their range of aero-badged products, then establish a workshop with child-care
and schooling on site.
Next month: an update on the unfolding story of this unique sale
and the on-going project of Eagle’s Wings Designs.
Well, what exactly is it?
The quick answer is that, at time of going to press, we don’t exactly
know! The technical description is that the engine (which carries no maker’s
name) is a 9-cylinder single-row radial and we know from the witnesses
that the stricken aircraft was a Japanese monoplane.
Because of the O-OO stamps on the engine block before the number,
it could have been one of the early, less powerful Zero fighters, but by
1944 when this one crashed most of them had 14-cylinder twin-row radials.
We contacted Rick Hudnall in the United States, an authority on old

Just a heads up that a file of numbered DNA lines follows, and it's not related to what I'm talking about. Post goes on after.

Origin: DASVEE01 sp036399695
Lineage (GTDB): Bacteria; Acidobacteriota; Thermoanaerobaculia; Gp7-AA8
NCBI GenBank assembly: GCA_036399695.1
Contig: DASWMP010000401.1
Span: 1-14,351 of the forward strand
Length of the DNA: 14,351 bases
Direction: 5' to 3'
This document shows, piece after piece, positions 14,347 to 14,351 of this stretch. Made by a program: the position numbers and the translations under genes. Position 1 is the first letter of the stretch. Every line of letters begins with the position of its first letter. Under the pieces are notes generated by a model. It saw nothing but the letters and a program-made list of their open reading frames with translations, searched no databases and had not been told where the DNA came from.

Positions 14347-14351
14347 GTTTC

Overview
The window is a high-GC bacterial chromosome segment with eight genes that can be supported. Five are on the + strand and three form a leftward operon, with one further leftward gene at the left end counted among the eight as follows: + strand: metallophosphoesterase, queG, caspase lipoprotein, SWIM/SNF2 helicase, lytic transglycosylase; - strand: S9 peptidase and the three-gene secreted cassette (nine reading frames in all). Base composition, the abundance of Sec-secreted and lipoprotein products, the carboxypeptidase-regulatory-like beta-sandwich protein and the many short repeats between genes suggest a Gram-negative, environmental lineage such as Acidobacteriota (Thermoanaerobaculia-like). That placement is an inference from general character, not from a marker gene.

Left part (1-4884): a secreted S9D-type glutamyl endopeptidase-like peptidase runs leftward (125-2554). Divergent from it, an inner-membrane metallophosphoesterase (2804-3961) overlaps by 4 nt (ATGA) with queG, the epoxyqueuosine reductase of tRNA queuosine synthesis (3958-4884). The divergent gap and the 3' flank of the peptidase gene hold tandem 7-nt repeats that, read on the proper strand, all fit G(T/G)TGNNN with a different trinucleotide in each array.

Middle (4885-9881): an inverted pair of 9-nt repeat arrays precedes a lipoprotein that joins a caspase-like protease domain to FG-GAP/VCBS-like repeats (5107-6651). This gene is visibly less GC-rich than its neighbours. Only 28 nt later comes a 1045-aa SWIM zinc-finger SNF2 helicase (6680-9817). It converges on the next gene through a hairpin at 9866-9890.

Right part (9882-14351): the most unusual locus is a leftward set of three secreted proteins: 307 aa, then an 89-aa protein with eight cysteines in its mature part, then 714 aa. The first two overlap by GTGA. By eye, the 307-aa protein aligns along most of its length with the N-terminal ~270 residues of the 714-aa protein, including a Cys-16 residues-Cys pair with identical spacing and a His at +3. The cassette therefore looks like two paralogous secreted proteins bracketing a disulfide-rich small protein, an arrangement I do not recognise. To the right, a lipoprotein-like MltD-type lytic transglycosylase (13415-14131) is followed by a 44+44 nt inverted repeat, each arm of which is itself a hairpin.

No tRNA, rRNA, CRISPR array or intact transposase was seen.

planes who was pictured in our January issue with the 1928 Travelair at
Chiangmai Air Museum, a biplane which he helped to rig for it’s maiden
flight. "This may be an early model Mitsubishi A5M, the Allied code
name for which was a ‘Claude’", reports Rick. "That model had
a Kotobuki 585hp 9-cylinder radial. It could also be a Mitsubish Army Type
92 with a similar 475hp engine. This was an observation plane, lighter
and with a lower landing speed than a fighter. The pilot would have stood
a much better chance of surviving a forced landing in this one."
Valuation? Difficult! If it was in good condition it would be extremely
valuable, but as the plane landed with "the engine making a very strange
noise" - and has since spent many years half under water - it is unlikely
to have many parts still useable. As usual in this totally unusual sale,
the highest offer wins!